Model Build

After I purchased the model from eBay in March 2018 and got it home, I started to have a look around at what I had and what needed to be done.

Here are the pictures that I took of Bluebird on my kitchen table.

I had the basis of a great model but there were many things that needed to be sorted to firstly make the model capable of being powered on water and also to make it look more realistic.

  • Full internal fit out with fuel tank, engine, RC equipment and ancillaries.
  • New canopy
  • Cockpit fit out
  • Rudder control mechanism
  • Jet pipe

First job I did was to design and have a jet pipe made.  I decided to have this made to order by a manufacturer who make model jet pipes for RC jet aircraft.


I decided to use a JetCat P160 jet engine, which generates around 163N of thrust which I estimated would give the finished model over 1:1 thrust ration which I understood was what I needed to generate sufficient thrust to plane successfully.  I managed to get a 2nd hand P160SX originally fitted to a model aircraft, so I set about fitting out internally all the components required.  Unfortunately I did not take that many pictures during this process so only have pictures once all of these items had been fitted. 

I had fitted a servo to control the rudder but had not yet tackled the job of the mechanism required to control the rudder.  So I cut a hole in the stern of the boat and made the control housing from sheet aluminium.

I realised that I had not actually established if the model even floated, so I decided to fill the fuel tank and check that it floated OK and also to see how it sat in the water.

As far as I could tell I did not have any major leaks, but I felt it was not sitting right in the water and after checking the centre of gravity I decided to put some additional weight in the front, by way of some lead sheeting glued into the inside of the nose.  This I now believe was a mistake, but at the time I had not done any powered testing so did not know this.  The next job was to start work on the canopy and interior of cockpit.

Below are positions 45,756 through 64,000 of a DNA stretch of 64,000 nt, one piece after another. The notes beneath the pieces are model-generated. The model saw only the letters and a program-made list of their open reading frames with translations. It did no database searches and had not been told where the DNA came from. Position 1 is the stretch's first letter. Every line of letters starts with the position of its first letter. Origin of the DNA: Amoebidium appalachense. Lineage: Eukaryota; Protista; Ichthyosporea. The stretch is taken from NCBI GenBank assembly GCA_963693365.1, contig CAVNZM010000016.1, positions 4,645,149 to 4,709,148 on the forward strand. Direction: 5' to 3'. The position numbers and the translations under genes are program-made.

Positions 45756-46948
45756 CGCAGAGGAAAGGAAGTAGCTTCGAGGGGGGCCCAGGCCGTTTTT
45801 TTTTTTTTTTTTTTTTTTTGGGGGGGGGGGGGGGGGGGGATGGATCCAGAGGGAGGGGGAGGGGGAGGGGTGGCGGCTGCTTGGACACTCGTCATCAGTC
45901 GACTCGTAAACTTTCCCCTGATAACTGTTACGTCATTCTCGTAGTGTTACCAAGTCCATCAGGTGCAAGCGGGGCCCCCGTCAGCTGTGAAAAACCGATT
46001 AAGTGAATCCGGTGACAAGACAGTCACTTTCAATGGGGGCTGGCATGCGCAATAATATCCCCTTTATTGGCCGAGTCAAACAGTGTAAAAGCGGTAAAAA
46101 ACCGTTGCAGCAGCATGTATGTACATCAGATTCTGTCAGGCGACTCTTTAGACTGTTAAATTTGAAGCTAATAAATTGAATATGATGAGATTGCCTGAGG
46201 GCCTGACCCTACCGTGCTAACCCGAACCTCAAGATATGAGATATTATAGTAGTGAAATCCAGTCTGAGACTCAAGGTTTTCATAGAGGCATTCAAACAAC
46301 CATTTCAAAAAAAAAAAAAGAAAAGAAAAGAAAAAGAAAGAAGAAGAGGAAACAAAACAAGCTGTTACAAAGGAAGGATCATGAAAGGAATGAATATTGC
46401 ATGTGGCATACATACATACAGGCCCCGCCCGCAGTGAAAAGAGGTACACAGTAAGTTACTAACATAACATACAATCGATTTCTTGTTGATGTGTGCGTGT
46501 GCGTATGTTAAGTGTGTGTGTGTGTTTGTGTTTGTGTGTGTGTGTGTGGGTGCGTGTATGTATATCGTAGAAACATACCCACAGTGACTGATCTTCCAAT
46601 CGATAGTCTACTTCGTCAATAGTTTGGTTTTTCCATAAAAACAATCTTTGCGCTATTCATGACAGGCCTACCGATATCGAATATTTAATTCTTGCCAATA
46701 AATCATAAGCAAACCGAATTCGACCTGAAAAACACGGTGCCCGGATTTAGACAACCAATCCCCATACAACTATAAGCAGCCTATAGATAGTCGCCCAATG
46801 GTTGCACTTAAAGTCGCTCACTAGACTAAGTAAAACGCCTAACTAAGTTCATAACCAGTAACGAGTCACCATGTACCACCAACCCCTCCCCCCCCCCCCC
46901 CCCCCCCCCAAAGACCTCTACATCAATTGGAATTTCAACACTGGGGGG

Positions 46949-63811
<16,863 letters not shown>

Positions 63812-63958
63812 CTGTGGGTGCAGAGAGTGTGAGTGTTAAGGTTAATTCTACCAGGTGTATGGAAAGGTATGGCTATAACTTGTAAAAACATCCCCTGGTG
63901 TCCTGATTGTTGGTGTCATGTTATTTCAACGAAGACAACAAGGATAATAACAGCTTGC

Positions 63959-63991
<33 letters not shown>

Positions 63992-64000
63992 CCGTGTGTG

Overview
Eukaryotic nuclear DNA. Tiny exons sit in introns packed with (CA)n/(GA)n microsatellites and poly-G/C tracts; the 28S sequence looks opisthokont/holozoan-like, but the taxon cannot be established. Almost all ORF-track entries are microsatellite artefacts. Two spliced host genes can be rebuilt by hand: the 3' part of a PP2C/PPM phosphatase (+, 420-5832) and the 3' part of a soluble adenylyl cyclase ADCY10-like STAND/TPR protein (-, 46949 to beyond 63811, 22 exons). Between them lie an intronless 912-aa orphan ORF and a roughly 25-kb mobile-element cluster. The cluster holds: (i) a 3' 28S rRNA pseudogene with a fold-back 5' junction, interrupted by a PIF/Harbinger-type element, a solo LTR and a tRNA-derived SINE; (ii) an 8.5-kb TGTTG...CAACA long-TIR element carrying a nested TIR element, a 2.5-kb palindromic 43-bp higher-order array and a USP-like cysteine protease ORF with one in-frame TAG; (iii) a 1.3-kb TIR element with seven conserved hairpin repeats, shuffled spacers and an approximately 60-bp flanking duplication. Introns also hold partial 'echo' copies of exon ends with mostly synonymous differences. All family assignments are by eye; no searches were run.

The canopy was vacuum formed after a suitable plug was made from a section of wooden newel post.  The canopy was vacuum formed for me.  I decided to fully fit out the cockpit as close as possible to the original.  Firstly I made a replica of the control panel with a combination of 3D printed switches, printed gauges and Dymo print printed on self adhesive vinyl.  Below is photo of the finished control panel before it was fitted into the cockpit.

It turned out that the scale of the model was a perfect size for Action Man as a pilot

Some of the other parts for the cockpit were 3D printed.  The steering wheel was also an Action Man part from a Land Rover.  The seat and cushions and headrest etc. were all scratch built.

The vacuum formed canopy arrived which fitted well over the cockpit all that was needed was some aluminium parts to finish this off then the aluminium trim parts were sprayed the correct Azure Blue.


Here is the finished canopy fitted over the cockpit, complete with pilot and Mr Whoppit.

The Rudder was finished off so that it functioned correctly with control rods linking to servo in engine bay.  Also a functioning water brake was made out of sheet aluminium and coper pipe.

Not that my initial build was done, other than a few static engine runs I did not really do much for quite a while.